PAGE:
He was sitting at his desk in his office, in an annex behind the handsome sanctuary, alone as usual on Wednesday morning. The church secretary worked only three afternoons each week. The reverend had finished his morning prayers, had his study Bible open on his desk, along with two reference books, and was contemplating his next sermon when someone knocked on his door. Before he could answer, the door swung open, and Pete Banning walked in, frowning and filled with purpose.
Surprised at the intrusion, Bell said, “Well, good morning, Pete.” He was about to stand when Pete whipped out a pistol with a long barrel and said, “You know why I’m here.”
Bell froze and gawked in horror at the weapon and barely managed to say, “Pete, what are you doing?”
“I’ve killed a lot of men, Preacher, all brave soldiers on the field. You’re the first coward.”
“Pete, no, no!” Dexter said, raising his hands and falling back into his chair, eyes wide and mouth open. “If it’s about Liza, I can explain. No, Pete!”
Pete took a step closer, aimed down at Dexter, and squeezed the trigger. He had been trained as a marksman with all firearms, and had used them in battle to kill more men than he cared to remember, and he had spent his life in the woods hunting animals large and small. The first shot went through Dexter’s heart, as did the second. The third entered his skull just above the nose.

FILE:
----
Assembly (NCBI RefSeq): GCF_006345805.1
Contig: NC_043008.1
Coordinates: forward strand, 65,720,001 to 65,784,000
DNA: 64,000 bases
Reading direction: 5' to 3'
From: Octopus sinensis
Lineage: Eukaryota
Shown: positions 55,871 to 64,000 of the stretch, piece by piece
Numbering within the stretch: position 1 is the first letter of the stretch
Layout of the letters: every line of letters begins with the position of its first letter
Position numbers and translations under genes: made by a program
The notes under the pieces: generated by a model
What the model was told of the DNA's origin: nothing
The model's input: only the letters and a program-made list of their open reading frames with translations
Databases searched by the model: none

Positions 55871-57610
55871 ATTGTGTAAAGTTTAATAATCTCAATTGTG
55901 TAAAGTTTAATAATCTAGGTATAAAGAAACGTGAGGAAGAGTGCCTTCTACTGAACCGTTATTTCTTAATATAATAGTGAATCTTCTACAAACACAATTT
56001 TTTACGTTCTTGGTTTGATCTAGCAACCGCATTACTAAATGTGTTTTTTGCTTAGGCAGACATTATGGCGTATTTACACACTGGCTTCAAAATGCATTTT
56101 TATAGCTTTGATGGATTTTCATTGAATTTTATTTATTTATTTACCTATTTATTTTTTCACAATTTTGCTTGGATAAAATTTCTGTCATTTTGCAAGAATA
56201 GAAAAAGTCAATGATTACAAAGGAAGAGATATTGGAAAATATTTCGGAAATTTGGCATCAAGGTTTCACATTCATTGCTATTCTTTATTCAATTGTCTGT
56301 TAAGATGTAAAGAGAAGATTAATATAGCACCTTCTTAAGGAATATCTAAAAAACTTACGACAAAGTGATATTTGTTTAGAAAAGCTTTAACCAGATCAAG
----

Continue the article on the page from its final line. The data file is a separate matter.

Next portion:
Within the walls of a small office, the shots boomed like cannon fire, but only two people heard them. Dexter’s wife, Jackie, was alone in the parsonage on the other side of the church, cleaning the kitchen when she heard the noise. She later described it as the muffled sounds of someone clapping hands three times, and, at the moment, had no idea it was gunfire. She couldn’t possibly have known her husband had just been murdered.
Hop Purdue had been cleaning the church for twenty years. He was in the annex when he heard the shots that seemed to shake the building. He was standing in the hallway outside the pastor’s study when the door opened and Pete walked out, still holding the pistol. He raised it, aimed it at Hop’s face, and seemed ready to fire. Hop fell to his knees and pleaded, “Please, Mista Banning. I ain’t done nothin’. I got kids, Mista Banning.”
Pete lowered the gun and said, “You’re a good man, Hop. Go tell the sheriff.”